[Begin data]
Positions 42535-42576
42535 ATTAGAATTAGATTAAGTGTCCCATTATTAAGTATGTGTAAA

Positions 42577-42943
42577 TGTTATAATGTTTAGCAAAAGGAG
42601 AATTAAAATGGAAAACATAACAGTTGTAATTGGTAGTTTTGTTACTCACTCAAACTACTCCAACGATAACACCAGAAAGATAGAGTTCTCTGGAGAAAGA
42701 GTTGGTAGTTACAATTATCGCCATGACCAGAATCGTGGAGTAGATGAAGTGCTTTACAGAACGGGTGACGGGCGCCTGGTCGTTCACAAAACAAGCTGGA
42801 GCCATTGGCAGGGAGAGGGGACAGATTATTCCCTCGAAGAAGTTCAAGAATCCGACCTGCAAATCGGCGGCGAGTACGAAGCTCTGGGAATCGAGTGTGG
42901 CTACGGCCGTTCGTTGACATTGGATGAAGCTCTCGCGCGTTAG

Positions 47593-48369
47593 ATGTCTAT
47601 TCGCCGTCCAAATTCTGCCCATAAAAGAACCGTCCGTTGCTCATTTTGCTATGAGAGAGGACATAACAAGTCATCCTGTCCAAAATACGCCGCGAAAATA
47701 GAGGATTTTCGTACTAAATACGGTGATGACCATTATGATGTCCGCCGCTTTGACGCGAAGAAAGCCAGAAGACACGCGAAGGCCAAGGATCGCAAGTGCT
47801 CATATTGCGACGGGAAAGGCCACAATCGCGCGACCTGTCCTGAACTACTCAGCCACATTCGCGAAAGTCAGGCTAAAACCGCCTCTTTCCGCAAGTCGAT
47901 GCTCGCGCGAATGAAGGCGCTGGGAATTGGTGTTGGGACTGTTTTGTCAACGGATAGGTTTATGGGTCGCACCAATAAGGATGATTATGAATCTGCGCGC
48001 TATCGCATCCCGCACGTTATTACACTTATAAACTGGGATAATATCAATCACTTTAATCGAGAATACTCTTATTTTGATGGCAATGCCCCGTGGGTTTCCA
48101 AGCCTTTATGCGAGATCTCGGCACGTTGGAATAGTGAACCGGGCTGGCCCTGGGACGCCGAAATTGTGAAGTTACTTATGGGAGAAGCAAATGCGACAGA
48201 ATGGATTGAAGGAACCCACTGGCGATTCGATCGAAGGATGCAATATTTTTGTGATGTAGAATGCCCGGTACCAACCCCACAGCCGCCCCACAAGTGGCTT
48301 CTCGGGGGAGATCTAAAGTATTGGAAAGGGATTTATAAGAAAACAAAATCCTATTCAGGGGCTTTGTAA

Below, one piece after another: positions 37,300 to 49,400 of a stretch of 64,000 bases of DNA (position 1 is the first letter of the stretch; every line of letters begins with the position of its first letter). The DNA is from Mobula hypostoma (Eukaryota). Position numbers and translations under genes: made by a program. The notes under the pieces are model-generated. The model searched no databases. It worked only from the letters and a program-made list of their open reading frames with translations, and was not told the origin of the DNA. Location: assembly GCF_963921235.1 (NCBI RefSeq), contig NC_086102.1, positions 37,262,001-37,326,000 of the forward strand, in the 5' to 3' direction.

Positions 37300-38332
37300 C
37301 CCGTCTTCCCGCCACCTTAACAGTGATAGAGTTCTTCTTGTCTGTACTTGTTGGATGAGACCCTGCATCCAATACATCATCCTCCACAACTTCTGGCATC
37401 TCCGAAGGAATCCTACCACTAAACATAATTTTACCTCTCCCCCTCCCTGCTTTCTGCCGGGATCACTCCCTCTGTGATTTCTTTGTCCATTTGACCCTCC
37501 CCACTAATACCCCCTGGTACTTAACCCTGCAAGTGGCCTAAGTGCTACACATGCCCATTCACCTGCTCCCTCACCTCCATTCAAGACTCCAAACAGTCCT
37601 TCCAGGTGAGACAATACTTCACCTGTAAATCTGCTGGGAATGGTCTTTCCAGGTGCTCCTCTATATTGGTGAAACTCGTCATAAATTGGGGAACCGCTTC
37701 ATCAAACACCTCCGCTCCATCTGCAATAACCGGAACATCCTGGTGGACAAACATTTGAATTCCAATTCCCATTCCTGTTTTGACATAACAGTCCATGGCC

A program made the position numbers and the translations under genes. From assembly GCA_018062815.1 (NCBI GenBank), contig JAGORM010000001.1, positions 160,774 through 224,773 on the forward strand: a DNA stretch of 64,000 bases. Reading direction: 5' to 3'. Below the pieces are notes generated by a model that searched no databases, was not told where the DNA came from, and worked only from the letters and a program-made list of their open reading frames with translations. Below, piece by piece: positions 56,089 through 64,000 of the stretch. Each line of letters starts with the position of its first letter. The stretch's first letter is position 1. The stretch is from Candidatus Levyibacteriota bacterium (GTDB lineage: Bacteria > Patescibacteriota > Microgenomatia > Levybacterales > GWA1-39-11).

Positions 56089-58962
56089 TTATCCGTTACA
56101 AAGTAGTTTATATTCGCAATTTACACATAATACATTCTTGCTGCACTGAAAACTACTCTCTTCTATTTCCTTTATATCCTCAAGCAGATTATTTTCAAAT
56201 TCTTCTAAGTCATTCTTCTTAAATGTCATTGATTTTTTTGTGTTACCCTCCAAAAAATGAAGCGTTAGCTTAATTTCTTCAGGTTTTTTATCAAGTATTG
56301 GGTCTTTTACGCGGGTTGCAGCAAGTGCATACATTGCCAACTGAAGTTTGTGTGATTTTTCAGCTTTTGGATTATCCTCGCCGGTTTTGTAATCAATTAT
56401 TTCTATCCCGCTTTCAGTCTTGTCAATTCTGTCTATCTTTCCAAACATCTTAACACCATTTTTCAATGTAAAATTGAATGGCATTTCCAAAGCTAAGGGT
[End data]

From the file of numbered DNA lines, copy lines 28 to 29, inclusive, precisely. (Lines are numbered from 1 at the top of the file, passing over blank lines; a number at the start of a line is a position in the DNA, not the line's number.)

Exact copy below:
Positions 56089-58962
56089 TTATCCGTTACA